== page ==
By: Christina Plante, Assistant Director of Career Services
The Electrical & Computer Engineering (ECE) and Computer Science (CS) Student Showcase is an event sponsored by the Pratt ECE department and Master of Engineering (MEng) program, where students have the opportunity to present an innovative class or personal project individually or in a group to industry professionals in a reverse career fair format. Each student has a table where they showcase their project via a poster, their laptop, etc. This is a great way for students to show their work as opposed to a Career Fair where they can only speak about their work.
The idea for this event was created by Ross Wade who previously served as an Assistant Director of Career Services for Pratt Engineering Master students. He found it was easier for students to promote themselves when they demonstrated projects they completed and described various components of their work using visual aids and technology. Making this event feel more like a poster presentation rather than an uncomfortable networking event has helped students build confidence when they talk about themselves.
The showcase was launched to demonstrate the talent of our Master’s Students in ECE and has expanded to include CS students as well as undergraduate and PhD students. It is also part of the Duke School of Engineering’s Industry Partners Day, an opportunity for companies to maximize their exposure on campus during the day between TechConnect and the Career Fair.
The goals of the showcase is for students to:
- Explain project scope and process so employers can see their value
- Use visual displays to illustrate project components in a clear and concise way
- Promote themselves and network with employers for potential job opportunities
Spring 2016 Event at a Glance
Agenda Spring 2016
10:00 – 10:30am Student Check-In and Presentation Set-Up
10:30am – 12:30pm Student Presentations
12:30 – 1:45pm Networking Lunch with Employers
Employers (along with faculty, staff, and other students) visit tables and ask questions to presenters about their projects. There is also an opportunity to network with representatives (HR, engineers and managers) from ECE and CS companies during lunch. A sample of companies that participated in the past includes IBM, Microsoft, NetApp, SAP, Ambarella and Google.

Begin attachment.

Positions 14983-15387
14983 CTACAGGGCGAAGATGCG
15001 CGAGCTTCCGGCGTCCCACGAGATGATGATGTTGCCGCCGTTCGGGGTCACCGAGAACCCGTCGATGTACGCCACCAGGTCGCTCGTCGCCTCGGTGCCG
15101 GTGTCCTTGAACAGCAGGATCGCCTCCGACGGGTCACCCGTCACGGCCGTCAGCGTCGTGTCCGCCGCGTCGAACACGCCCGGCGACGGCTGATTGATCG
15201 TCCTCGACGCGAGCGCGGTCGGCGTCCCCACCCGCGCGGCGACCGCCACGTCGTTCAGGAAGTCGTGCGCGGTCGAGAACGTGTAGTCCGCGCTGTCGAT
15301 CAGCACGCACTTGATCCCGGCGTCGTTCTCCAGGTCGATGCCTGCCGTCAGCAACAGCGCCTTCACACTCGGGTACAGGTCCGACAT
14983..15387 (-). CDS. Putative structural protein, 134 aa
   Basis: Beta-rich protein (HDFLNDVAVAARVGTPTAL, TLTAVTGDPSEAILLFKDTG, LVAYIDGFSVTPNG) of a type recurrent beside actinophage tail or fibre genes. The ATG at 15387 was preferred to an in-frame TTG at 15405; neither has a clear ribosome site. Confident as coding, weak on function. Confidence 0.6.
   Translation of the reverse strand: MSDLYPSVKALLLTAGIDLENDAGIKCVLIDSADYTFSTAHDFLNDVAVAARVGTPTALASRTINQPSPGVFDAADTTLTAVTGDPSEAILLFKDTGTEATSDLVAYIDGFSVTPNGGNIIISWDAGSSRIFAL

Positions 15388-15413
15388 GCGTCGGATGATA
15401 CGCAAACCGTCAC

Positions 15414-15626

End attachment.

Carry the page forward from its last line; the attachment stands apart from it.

As part of the event, we also invite faculty and staff to meet with the employer representatives during breakfast to discuss industry trends and discover new insights. It is a great opportunity to learn how we can better serve our students and employers.
There is also an opportunity for student participants to learn how to pitch or “sell” their project to employers in a pre-event workshop. They discuss tips and strategies for an effective project explanation, hear employer feedback from the past, develop a pitch, and practice with their group. This event is meant to be a way to showcase a project that students have already completed or have made progress on. This allows more time for preparing a visual display and a pitch.
Student response has been small but impactful so far. Here are what some attending students said about the event:
“The showcase was an awesome opportunity to present our projects and talk to employers! I thoroughly enjoyed the opportunity.”
“At the showcase, I was able to talk about my practical, hands-on engineering experience outside of class. Employers really look for initiative, presentation, and creativeness – the showcase was a perfect environment to display those skills!”
“By far the best networking activity I have attended at Duke.”
The ECE and CS Student Showcase happens in January shortly after the start of the semester. Be on the look out for registration emails in the fall so you can sign up early. This is such a good chance to engage with employers in a smaller setting instead of the large groups of a typical career fair. We hope you take advantage of this opportunity!
The career path is rarely linear. It often comes with twists and turns, as we evolve and manage the uncertainty that the career journey brings.
I grew up wanting to be a lawyer. This was my “dream job.” My senior year of high school, I took a law satellite class, where I was in the courtroom two times per week. From taking this class, I realized that this career would not be fulfilling for me. I found it too routine and boring. Now, I am grateful that I took Law Satellite, and learned this as a senior in high school. However, back then, this realization was devastating for me. Not only had I wanted to do that my whole life, but now, at the tender age of 18, I had to figure out what my career path was going to be. I couldn’t be the “average freshman,” who had no idea of what I wanted to do. It conflicted with my goal-oriented nature and I was freaking out.
I did some research, and was able to find a career course that started a few weeks before I began college. However, it was completely useless. So I was forced to “embrace the career journey.” Now, I look back at how I felt and laugh. I laugh because,
- I put myself under so much pressure when my career evolution has involved experiences that have prepared me to be skilled at what I do
- It is rare that people have engaged in the types of life experiences that creates career clarity
Since experiencing this, I have changed career paths again, and I continue to evolve in this aspect of my life.